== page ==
Marco Pirondini is Head of Equities, US and Portfolio Manager of global equity strategies.
Energy investors are focused on OPEC’s recent pledge to curb oil production, which triggered wide swings in oil prices and expectations of higher prices ahead. But we’re wary of the oil outlook. The market is oversupplied, with inventories close to all-time highs for both oil and refined products. OPEC recently surprised the market with an announcement that it has brokered a deal to cut about 800,000 barrels a day. For context, production has risen from under 30 million barrels a day at the end of 2013 to almost 34 million barrels a day as of 9/30/16. Will 800,000 barrels a day make a difference?
1. Chinese PPI – A Warning Sign?
With plenty of headlines during the week devoted to the U.S. elections, Sterling’s fall (of which more below) and a potential shortage of Marmite (don’t ask), it would be easy to have missed the news that the Chinese Producer Price Index (PPI) turned positive in September for the first time since early 2012. The index is a measure of factory-gate prices and economists suggested the pick-up was driven by gains in coal and copper prices amid a government push to scale back overcapacity. The slow but continual weakening of the Chinese Renminbi has also been a factor, with the exchange rate recently having broken the 6.70 level against the U.S. Dollar. The release of the PPI number coincided with the announcement that headline Chinese consumer price inflation accelerated from an annualised rate of 1.6% in August to 1.9% in September. Given the close link between producer prices and export prices, it raised hopes that China might soon stop exporting deflation to the rest of the global economy. It’s also a potential sign that global deflationary fears are fading, which would be welcome news for most of the world’s major central bankers. Feedback we received from the recent International Monetary Fund (IMF) meetings in Washington suggested that policy makers were watching Chinese PPI with interest, noting its recent improvement. Some in Washington believe that this improvement could spill over into global inflation numbers, and potentially alter many policy and rates assumptions. In a number of previous blogs, we have expressed our view that headline inflation rates could soon start to pick up, as last year’s fall in oil prices drops out of the calculations. Over the coming months, the inflation figures should see a rising oil price compared to this time last year, and this effect may push inflation higher. We also believe that the inflation protected securities offer good value at present levels. We are beginning to build positions in inflation markets that should benefit from this anticipated pick-up in headline inflation rates.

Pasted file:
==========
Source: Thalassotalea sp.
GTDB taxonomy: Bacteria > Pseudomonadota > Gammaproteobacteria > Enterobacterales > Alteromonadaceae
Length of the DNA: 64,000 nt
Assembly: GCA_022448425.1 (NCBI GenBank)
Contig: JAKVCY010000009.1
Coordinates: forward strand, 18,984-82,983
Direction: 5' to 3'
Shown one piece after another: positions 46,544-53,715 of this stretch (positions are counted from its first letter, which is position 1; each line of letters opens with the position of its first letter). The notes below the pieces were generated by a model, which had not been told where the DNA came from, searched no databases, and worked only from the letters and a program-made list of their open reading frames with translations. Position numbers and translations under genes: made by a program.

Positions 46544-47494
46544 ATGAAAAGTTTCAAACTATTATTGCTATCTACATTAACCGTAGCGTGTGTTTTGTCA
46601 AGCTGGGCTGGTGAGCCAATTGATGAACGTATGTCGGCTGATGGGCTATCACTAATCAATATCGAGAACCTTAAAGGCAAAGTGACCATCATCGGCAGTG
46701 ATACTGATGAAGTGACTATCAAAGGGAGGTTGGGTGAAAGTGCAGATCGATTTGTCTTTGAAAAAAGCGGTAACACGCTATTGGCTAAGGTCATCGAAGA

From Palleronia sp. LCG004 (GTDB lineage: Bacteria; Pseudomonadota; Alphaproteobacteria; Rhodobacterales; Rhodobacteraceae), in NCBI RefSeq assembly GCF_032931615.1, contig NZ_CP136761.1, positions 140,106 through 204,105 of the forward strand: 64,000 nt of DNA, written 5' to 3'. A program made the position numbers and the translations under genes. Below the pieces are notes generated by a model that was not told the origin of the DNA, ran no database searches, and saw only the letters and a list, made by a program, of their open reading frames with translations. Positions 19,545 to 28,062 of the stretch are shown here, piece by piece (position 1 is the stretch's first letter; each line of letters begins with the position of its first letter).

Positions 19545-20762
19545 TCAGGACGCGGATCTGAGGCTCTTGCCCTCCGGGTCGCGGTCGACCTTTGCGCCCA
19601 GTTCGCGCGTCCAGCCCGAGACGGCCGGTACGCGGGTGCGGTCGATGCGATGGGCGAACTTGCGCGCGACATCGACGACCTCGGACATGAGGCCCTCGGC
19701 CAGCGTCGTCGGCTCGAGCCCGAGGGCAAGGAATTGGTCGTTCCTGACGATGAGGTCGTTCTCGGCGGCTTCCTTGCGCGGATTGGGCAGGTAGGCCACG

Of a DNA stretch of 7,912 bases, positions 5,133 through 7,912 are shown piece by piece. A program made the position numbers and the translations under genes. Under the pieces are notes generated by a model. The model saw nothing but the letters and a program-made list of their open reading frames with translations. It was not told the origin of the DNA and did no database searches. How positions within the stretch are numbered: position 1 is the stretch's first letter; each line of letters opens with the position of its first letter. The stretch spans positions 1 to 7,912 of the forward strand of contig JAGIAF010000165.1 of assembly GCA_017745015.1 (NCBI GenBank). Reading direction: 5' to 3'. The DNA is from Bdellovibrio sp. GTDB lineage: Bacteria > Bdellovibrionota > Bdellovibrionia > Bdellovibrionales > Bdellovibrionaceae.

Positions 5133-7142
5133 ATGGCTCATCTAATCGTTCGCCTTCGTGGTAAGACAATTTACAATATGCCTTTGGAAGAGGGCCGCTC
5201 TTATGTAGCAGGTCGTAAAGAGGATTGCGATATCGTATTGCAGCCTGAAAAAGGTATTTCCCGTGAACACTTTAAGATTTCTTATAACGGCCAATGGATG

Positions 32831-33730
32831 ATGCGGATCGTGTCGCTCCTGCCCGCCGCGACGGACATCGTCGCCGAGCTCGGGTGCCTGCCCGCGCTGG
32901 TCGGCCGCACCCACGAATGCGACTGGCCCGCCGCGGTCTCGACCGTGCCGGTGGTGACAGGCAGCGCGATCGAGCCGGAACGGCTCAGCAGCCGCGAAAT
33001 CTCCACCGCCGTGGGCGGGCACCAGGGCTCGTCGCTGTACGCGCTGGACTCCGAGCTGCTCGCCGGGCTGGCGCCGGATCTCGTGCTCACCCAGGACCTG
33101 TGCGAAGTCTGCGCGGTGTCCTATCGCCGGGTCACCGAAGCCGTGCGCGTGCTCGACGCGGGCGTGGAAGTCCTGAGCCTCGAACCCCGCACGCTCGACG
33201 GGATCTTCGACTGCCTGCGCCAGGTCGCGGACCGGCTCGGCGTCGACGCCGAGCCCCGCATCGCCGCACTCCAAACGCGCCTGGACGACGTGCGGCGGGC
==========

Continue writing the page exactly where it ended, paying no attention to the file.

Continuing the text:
Party Season for Politics
Market Complacency over the last number of months has surprised the European Equity desk. This complacency was likely predicated on two factors – investor sentiment around global growth improving somewhat and a view that central banks would provide greater support given the uncertainty following Brexit. Neither of these arguments are particularly convincing and recent narrative from central banks appears to support our interpretation. With valuations fuller – the market is vulnerable to any event-driven risk. Political risk, in particular, is not priced into equity at this point. With the forthcoming political calendar event-heavy – this dynamic is unlikely to last for long.
(Part two of two) In my previous blog, The Era of Investment Solutions, we envisaged an evolution of the role of active managers from product to solution providers. Here, I will continue with that idea. If we look at flow data in the period 2011-2015, we see that the “era of solutions” has already begun with most of the flows (more than 1 trillion euro) going to multi-asset, fund of funds and liquid alternatives. The growing appetite for income products we have seen in the last five years is also part of this trend towards solutions.
Global Mutual Funds and ETFs (ex-Money Market) Net Flows in 2011-2015 (Mln)
Source: Pioneer Investments on Strategic Insights data. All long-term mutual funds including index and ETFs sold in the world excluding Australia and Canada. Data as at 31 December 2015. Liquid Alternatives include absolute return and liquid alternative products. Other (commodities, real estate and other not classified) not included.
Posted in Economy, Emerging Markets, Equity, Fixed Income, Industry Insights, Markets
Tagged active investing, asset management, Giordano Lombardo, investing, passive investing, risk management
(Part one of two) Investors are increasingly of a view that the future will be tough and they will face a long period of unprecedented challenges. This evolving environment will likely have profound consequences not only for how investors make investment decisions, but also for the future of the asset management industry. I believe this is the time to rethink our business as an asset manager and build new partnerships with clients.
From an investment point of view, we foresee long-term expected returns for all asset classes (on a 10-year horizon) continuing the downward trend that characterized the last decade.